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Do Congressional Partisans Use Twitter More? Better?

BY Micah L. Sifry | Tuesday, October 6 2009

With the help of Klout.com, a web service that analyzes Twitter usage and influence, I've been looking at the full list of Members of Congress using the tool, looking for potentially interesting relationships in the data. With about 125 House Members now using Twitter (roughly 2/3 Rs and 1/3 Ds), many of them on a daily basis, there's a rich data set to look at. I've uploaded Klout's rankings of the House Members to ManyEyes, so if you want to entertain yourself by finding out where your favorite congresstwitter rates, go ahead.

But I also thought it might be interesting to see if there's a relationship between how well a Member is using Twitter, or just more basic metrics like the number of followers they've accumulated or how many tweets they've posted, and the kind of district they come from. Might Twitter usage have anything to do with Members who represent safe seats vs marginal seats? In other words, if your district is heavily Democratic or Republican, might that make you a more voluble and interesting Twitterer? Using Charles Cook's "Partisan Voting Index,"which assigns every congressional district a number based on how much the presidential vote in the last two elections varies from the national average, here's what I found:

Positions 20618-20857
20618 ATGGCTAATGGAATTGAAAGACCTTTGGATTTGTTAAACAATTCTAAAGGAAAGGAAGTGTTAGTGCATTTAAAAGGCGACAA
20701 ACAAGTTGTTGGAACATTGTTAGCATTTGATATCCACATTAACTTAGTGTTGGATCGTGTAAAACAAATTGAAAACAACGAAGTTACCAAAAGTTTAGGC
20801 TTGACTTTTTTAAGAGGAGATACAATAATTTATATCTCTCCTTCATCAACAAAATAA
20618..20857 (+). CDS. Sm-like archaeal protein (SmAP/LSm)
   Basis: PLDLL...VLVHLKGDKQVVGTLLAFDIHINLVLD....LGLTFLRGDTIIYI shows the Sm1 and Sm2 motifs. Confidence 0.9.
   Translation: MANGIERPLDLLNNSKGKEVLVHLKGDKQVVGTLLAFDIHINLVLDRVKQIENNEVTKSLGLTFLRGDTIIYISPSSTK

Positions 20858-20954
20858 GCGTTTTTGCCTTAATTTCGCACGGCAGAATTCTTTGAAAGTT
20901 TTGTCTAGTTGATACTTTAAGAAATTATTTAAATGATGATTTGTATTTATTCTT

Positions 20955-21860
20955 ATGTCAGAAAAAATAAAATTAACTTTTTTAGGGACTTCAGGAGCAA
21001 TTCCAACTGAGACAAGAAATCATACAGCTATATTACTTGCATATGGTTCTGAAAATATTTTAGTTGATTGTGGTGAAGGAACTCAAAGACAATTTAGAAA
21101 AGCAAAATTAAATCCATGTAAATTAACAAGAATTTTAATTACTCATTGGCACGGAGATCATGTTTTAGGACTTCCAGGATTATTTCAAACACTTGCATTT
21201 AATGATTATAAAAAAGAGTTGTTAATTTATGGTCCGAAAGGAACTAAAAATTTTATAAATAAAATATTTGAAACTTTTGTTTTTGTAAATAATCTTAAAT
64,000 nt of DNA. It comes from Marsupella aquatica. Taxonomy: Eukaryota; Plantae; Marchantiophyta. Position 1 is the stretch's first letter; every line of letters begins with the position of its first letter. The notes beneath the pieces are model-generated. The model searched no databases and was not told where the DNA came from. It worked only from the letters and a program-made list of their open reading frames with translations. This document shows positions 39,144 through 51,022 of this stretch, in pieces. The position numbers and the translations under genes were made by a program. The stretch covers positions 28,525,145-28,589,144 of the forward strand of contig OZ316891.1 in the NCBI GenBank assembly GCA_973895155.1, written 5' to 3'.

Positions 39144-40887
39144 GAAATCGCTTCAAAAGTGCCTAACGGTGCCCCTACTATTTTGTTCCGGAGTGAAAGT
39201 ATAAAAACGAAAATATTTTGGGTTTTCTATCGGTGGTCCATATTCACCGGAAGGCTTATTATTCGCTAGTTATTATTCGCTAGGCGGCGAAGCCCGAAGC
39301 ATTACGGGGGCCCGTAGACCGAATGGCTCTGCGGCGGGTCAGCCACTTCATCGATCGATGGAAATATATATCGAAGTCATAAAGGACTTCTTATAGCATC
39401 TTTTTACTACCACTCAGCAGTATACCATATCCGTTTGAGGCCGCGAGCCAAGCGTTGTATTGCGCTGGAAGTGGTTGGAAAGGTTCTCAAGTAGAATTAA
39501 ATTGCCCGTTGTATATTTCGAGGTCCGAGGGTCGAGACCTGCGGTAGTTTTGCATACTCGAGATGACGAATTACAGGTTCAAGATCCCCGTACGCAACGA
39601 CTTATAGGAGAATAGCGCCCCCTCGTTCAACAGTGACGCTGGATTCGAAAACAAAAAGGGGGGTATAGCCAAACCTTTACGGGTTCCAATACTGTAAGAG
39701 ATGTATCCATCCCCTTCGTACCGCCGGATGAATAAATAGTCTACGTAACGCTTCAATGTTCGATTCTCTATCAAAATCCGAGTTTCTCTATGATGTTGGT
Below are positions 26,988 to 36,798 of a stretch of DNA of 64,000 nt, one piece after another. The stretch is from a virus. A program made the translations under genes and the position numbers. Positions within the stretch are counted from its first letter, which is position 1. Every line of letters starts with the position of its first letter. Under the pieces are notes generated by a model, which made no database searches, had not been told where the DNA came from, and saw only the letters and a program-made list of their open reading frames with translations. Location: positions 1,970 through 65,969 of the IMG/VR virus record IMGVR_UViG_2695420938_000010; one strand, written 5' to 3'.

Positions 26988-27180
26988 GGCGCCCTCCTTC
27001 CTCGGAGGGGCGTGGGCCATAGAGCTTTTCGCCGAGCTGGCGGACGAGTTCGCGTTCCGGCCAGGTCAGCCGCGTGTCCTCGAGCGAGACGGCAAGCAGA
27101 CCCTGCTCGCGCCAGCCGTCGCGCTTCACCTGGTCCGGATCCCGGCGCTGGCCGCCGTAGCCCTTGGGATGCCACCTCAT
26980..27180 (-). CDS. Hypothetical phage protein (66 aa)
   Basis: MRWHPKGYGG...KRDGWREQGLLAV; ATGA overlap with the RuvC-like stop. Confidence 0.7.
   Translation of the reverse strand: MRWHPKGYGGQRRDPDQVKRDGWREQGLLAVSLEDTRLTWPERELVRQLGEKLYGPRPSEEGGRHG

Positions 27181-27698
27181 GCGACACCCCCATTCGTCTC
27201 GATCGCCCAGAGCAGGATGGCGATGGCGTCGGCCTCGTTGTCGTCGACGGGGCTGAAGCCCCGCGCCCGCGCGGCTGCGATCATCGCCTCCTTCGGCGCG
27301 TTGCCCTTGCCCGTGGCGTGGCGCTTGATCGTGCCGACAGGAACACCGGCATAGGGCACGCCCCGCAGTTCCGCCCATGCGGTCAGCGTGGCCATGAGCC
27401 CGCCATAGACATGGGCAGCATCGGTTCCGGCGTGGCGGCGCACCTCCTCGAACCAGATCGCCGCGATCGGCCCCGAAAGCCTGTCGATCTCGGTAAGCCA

For the sake of simplicity, I gave Republican leaning districts a positive PVI and Democratic leaning districts a negative PVI. You can mouse over the graphic and details for each Member charted will appear. As best as I can tell, there's no obvious correlation between how partisan a district is, and how well or how much a House Member is using Twitter. You can see that when you make the X axis PVI and the Y axis Klout score:

If we shift the graph to look at whether there's a relationship between Twitter followers and the partisanship of a district, again the data scatters.

Finally, there doesn't seem to be a strong relationship between how partisan a Member's district is and how often they tweet.

The outliers on this chart are Rep. John Culberson, who's probably been on Twitter longer than any of his peers, with 2,442 tweets. He's in the top right. Rep. Nancy Pelosi, with just under 1,000 tweets, is in the upper left corner.

It's probably too early to draw any firm conclusions from these kinds of analyses. Many of the Members included in this data set have barely been on Twitter for more than a few months. In many cases, it's their staff doing the tweeting on their behalf. But since this is a more personal medium than just about any other currently being used by politicians (i.e. more elected officials are personally tweeting--likely from their blackberries--than are updating their Facebook or MySpace pages), it's worth watching closely how their use evolves.

P.S. If anyone with more statistical inclinations wants to have at the data, be my guest. That's why I posted it on ManyEyes, an invaluable public data visualization service built by IBM.